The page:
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Do I Need An Attorney for My Divorce?

Posted by Corrie Sirkin | Aug 21, 2020 | 0 Comments

Do I Need an Attorney for My Divorce? 

If you answer yes, to all ten questions below; then, you may not need to hire an attorney for your divorce. 

  1. Were you married for a short period of time? 
    • If you were married for a short term (ie: between a few months to a year or two), there may not be significant assets for equitable distribution; therefore, you may be able to divorce without an attorney.
  2. Do you not have children?
    • If you do not have children; then, it is easier to get divorced without an attorney. In Virginia if you do not have children of the marriage and have an agreement; then, you may be able to get divorced after separating for only six months.
  3. If you do have children, do you have an agreed or adjudicated custody and parenting time schedule and child support amount already and neither party wishes to make changes?
    • If you do have children, but have already agreed or adjudicated a custody and parenting time schedule and child support amount already; then, you may not need to hire an attorney for a divorce. If either of you dispute custody, parenting time, or child support going forward; then, you may need an attorney. 
  4. Are you claiming any fault or requesting an annulment?
    • If you are asking for a no fault, uncontested divorce where both you and your spouse agree on no fault grounds; then, you may not need an attorney for your divorce. If you want to move forward with a claim for adultery, sodomy, buggery, felony conviction, willful desertion or abandonment, cruelty, or are requesting an annulment; then, you will probably need an attorney to assist you with pleading the grounds properly as well as the standards of proof for these allegations.
  5. You do not own any real estate or vehicles together?
    • If you do not own or rent any real estate together; then, you may not need need to hire an attorney. However, even if your name is not on the property, you may be entitled to some portion of the equity in real estate or vehicles. If you are not sure; then, you should obtain legal advice.
  6. Do either you or your spouse have a business or own part of a business?
    • If neither you nor your spouse own a business or any part of a business; then, you may not need an attorney for your divorce. The value and income of businesses are difficult to ascertain and the services of an attorney and business evaluator may be required.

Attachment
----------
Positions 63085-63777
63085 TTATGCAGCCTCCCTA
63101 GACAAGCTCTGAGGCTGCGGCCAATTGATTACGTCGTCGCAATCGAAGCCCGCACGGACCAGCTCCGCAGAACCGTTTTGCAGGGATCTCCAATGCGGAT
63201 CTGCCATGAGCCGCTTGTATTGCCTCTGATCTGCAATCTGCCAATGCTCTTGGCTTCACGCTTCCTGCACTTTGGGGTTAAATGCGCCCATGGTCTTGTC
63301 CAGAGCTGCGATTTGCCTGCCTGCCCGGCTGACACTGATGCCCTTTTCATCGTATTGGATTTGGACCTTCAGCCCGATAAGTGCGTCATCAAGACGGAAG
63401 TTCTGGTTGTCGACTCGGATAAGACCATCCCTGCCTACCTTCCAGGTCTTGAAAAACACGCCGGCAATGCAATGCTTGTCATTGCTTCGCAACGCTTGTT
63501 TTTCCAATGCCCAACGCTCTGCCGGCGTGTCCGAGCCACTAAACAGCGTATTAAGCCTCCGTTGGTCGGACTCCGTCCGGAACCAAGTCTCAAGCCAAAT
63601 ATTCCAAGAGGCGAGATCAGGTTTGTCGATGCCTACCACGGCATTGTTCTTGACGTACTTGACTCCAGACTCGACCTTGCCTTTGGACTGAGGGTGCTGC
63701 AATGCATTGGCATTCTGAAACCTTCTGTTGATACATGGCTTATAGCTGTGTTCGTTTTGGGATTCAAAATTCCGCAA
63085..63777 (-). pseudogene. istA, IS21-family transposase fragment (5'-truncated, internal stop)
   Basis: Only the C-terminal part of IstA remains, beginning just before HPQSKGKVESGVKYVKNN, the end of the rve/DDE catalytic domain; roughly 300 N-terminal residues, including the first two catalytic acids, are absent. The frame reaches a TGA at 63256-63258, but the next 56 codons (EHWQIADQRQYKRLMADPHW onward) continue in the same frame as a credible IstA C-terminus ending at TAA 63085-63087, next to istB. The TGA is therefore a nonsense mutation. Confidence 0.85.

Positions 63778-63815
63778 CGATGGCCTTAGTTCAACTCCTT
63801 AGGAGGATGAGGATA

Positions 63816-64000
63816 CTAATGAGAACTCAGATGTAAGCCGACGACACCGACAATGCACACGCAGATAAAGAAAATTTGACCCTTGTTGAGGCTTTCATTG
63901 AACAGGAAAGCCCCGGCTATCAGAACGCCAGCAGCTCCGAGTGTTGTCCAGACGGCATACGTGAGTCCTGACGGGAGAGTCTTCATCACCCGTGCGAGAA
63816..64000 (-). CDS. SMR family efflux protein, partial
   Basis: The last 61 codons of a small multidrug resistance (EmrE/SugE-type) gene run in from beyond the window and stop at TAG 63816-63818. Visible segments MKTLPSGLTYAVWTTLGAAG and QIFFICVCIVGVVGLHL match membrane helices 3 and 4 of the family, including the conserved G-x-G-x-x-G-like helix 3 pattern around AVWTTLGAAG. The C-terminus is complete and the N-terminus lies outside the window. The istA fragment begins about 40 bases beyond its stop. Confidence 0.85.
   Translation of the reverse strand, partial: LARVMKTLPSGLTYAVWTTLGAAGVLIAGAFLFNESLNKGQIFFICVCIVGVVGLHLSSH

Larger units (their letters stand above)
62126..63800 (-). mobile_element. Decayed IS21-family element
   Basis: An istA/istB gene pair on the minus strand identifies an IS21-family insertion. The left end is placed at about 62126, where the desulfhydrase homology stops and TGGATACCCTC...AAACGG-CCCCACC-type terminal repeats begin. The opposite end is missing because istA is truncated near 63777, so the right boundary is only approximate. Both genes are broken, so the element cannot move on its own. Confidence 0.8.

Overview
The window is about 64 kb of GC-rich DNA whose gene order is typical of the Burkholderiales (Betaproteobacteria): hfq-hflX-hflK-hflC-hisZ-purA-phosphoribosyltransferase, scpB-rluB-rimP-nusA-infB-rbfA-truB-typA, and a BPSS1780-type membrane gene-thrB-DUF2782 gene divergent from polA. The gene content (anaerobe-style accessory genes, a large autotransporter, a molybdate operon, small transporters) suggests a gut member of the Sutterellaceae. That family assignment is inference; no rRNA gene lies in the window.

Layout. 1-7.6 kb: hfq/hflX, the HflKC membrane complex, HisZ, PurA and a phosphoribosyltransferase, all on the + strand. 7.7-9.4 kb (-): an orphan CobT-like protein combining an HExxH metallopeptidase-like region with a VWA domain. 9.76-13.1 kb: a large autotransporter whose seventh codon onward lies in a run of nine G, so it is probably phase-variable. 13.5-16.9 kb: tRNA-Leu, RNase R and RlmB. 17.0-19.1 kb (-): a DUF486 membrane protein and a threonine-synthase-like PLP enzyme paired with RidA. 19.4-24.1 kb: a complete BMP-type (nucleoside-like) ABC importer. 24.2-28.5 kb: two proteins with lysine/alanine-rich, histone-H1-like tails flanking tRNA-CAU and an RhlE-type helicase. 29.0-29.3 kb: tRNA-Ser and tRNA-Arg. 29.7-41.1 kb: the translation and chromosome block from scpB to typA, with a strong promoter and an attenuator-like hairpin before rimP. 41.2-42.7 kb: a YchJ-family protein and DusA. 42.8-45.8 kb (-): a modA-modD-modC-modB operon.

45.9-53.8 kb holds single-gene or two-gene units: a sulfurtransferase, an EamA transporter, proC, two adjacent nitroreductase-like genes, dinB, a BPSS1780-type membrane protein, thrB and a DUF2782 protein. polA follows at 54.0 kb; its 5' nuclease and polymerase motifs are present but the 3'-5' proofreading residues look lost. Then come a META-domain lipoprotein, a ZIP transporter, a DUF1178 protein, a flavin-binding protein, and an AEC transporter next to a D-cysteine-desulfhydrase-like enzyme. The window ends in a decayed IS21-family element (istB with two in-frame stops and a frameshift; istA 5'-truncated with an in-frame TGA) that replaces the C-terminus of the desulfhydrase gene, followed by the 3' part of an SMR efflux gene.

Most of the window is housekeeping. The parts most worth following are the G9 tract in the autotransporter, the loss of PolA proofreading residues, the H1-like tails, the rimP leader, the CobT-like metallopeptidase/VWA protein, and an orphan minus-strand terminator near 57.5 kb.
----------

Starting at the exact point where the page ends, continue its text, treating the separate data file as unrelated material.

7. Do you and your spouse earn about the same amount of income and have the same earning capacity and neither are requesting spousal support?
    • If you and your spouse earn about the same amount of income including bonuses and perquisites and both have the same earning capacity or potential; then, you may not need an attorney for your divorce.
  8. Do you and your spouse have approximately the same amount of retirement earned during the marriage and neither are asking for equitable distribution of these assets?
    • If both parties have worked or have saved and have approximately the same amount of retirement including 401(k)s, 403(b)s, 457(b)s, IRAs, SEPS, pensions, TSPs, ESOPs, PSPs, HSAs, annuities, or similar earned during the marriage and do not want any distribution from the other party; then, you may not need an attorney for your divorce. However, even small amounts can have large values in the future.  If you were entitled to $200 in a government pension because of the marriage; that pension not including cost of living increases could be worth over $60,000 in payments if you lived for twenty five years past retirement.
  9. Do you and your spouse have approximately the same amount in stocks, bonds, securities earned during the marriage and neither are asking for equitable distribution of these assets?
    • If both parties have approximately the same amount in stocks, bonds, securities earned during the marriage and neither are asking for equitable distribution of these assets; then, an attorney may not be necessary.
  10. Are you are good with paperwork and willing to take multiple trips to Court to file or refile paperwork with the Court?
    • If you are good with paperwork and willing to take time from work to make multiple trips to Court to file or refile paperwork; then, an attorney may not be necessary.  I frequently have consultations with people who filled out paperwork online and filed it with the Court only to have that paperwork rejected for a myriad of reasons. Neither the law clerk nor the court staff are allowed to give you legal advice. They will try to guide you within the confines of this limit, but, often times people will need to resubmit their documents multiple times before they are accepted. I have also had many clients who eventually hired me to complete their paperwork because they could not figure out the legal requirements or problems were with their documents.

 Even if you can answer yes to all ten of the questions above, your divorce will probably be faster, fairer, and better if you hire an attorney to guide you and process the paperwork for you.

About the Author

Corrie Sirkin

Corrie Sirkin is a conscientious, energetic, smart and capable attorney. Corrie Sirkin has practiced family law exclusively throughout her career. She provides experienced services in areas of family law which include divorce, child custody, visitation, paternity, child support, equitable distrib...

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